At Sparta Rotterdam, Wiegman completed the Dutch Football Association’s coaching course and a one-year internship in 2016. She stated in an interview with the KNVB that she hoped to help bring women’s football in the Netherlands up to par with men’s football, which she had witnessed firsthand.
As well as serving as interim head coach of the Netherlands Women, Wiegman was named Ole Tobiasen’s assistant at Jong Sparta Rotterdam (who play in the 2016–17 Tweede Divisie) on 3 October 2016. She was the first woman to hold this position in Dutch professional football. On 23 December 2016, Van der Laan was fired by the KNVB, and Wiegman was once again named interim head coach of the Netherlands Women.
Prior to the 2017 Women’s Euro, Wiegman was named head coach. The Netherlands had already qualified as hosts and were thus guaranteed a place in the tournament. The team’s spirits were down, however, after losing four of their previous five friendly games. Wiegman set out to boost the players’ self-esteem and transform the team’s playing style to one that was more offensive.
It was the Netherlands’ first European Championship title and first major honor in women’s football when they defeated Denmark in the Final 4–2. The team also received praise for their attractive playing style. The victory also marked the Netherlands Women’s first European Championship title. In 1988, in the Men’s UEFA Euro, Wiegman became the second Dutch coach to win a major championship, after Rinus Michels.
Two days after receiving the Best FIFA Football Awards’ Best FIFA Women’s Coach award, Wiegman was named a Knight of the Order of Orange-Nassau alongside the rest of the European Championship-winning squad. On October 23, 2017, Wiegman won the Best FIFA Women’s Coach award ahead of Denmark coach Nils Nielsen and Lyon coach Gérard Prêcheur.
Ahead of next year’s World Cup, Wiegman led the Netherlands to the final, where they were beaten 0–2 by the United States of America. During the tournament, the team’s style of play was lauded once more. On July 9, 2019, it was announced that Wiegman’s portrait will be placed to the statue garden of the Dutch Football Association, KNVB, in honor of her services to Dutch football.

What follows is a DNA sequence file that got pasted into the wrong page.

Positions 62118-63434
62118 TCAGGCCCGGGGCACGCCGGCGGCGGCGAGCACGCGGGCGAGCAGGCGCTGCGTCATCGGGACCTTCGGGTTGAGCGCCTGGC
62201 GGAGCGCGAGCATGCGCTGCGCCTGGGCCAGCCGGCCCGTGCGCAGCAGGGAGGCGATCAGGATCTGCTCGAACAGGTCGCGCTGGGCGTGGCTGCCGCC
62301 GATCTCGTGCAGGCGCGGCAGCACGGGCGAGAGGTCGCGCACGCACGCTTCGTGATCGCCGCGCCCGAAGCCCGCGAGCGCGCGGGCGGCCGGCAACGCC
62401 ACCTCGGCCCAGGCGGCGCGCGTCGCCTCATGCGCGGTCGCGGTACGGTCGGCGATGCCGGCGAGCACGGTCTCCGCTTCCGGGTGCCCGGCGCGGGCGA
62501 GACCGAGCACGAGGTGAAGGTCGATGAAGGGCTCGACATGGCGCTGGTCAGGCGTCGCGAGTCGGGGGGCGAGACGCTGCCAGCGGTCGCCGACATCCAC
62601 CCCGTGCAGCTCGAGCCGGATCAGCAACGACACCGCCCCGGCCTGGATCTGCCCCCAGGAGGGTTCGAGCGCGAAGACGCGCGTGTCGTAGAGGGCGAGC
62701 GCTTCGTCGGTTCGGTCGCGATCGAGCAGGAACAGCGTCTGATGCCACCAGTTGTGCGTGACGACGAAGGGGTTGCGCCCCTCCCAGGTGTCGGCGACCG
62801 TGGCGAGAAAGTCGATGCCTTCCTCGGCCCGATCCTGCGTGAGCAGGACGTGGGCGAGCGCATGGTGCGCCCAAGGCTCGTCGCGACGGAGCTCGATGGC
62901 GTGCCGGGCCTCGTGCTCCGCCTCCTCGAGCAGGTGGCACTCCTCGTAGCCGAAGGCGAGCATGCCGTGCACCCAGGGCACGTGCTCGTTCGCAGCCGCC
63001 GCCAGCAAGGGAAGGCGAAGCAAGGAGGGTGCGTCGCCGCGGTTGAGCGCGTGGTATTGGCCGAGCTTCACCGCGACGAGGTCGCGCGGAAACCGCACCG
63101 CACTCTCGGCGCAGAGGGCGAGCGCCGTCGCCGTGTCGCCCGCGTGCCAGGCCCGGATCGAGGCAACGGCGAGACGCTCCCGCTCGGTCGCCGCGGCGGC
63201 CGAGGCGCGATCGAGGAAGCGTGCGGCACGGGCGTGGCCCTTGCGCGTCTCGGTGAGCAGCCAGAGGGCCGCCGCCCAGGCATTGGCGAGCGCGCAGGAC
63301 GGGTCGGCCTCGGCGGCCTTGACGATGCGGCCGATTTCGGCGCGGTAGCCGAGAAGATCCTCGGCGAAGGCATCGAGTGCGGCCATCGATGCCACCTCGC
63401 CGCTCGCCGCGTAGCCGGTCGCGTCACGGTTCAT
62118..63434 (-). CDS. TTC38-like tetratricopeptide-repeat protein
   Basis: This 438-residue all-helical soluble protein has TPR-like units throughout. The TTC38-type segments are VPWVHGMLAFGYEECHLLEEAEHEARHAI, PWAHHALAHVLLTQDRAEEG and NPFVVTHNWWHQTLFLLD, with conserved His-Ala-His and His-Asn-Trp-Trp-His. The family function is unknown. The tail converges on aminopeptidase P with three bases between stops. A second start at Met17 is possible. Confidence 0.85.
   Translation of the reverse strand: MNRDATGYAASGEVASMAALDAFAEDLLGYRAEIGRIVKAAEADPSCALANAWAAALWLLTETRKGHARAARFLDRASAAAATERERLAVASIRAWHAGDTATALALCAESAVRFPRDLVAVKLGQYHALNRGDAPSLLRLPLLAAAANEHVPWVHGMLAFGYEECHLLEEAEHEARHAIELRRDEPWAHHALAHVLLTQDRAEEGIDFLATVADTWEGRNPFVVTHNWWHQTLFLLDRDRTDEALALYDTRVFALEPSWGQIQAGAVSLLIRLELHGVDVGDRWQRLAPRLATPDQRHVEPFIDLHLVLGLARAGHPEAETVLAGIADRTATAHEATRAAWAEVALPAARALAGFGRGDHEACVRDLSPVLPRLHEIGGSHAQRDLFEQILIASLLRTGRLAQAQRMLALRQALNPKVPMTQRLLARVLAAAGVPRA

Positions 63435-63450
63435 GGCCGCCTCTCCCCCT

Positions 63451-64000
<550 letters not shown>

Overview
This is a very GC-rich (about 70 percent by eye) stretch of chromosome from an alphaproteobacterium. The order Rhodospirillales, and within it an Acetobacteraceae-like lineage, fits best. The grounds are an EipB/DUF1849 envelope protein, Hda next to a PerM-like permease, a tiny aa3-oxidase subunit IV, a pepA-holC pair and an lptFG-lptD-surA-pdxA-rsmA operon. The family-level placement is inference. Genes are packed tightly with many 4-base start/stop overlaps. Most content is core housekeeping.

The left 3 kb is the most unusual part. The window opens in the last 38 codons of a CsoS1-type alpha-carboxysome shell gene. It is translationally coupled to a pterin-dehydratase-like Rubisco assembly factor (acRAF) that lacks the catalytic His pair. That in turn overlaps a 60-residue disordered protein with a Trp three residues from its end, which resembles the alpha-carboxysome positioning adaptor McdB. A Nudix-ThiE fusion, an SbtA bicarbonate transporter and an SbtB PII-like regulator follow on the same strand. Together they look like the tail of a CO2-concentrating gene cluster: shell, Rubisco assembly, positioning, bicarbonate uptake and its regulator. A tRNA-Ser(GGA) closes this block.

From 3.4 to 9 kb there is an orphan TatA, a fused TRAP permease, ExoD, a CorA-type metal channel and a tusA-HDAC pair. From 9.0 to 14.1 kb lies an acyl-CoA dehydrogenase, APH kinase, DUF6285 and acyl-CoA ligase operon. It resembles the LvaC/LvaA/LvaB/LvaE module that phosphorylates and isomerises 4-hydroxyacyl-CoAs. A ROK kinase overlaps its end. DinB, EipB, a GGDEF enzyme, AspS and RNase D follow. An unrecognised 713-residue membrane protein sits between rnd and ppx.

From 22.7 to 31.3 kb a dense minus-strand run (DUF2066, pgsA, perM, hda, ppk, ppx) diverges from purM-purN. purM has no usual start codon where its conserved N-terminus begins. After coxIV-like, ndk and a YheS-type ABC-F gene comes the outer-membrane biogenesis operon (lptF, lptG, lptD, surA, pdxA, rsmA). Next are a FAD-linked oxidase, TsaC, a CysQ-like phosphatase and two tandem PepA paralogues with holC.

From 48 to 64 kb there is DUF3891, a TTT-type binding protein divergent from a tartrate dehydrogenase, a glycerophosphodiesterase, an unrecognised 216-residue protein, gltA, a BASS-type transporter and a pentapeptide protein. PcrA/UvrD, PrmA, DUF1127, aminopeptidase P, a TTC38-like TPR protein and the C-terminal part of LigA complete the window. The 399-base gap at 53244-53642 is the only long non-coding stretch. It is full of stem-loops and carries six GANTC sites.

She is the first non-British permanent Lionesses manager. Prior to it, in 2005, the team had a perfect 13-0 record versus the Hungarians. At Wembley Stadium in London, Wiegman led the Lionesses to victory in the final of the UEFA Women’s Euro 2022, defeating Germany 2–1. This was Wiegman’s sixth match in charge, and she kept her perfect record with the Lionesses intact, outscoring their opponents 53–0 during that time.
Marten Glotzbach, Sarina Wiegman’s husband of more than two decades, is the father of her two children. For twenty years, Marten, Sarina’s spouse, has worked as a trainer and coach for several football organisations in and around The Hague and Westland in the couple’s native Netherlands.
After graduating from the KNVB with a degree in Marketing in 1994, he went on to become a professional football coach (or the Royal Dutch Football Association in English). Later in his career, he also served as an instructor for the organization. Marten is a secondary school economics teacher and football coach in the The Hague region, having earned a Bachelor of Education degree in 2009.
Sacha and Lauren are the names of Sarina and Marten’s two children. Lauren plays for the young ADO Den Haag squad and Sacha plays for Sports Club Monster, much like their parents.
When she shared a picture of herself and her family at Christmas 2020, Sarina said, “What a year…!” in the caption. a new way of life, a new way of working, and no people in the stadiums. We’ve missed you so much! In 2020, it has become even more obvious that health is not self-evident. I hope you have a great Christmas and a joyful, healthy, and lovely New Year!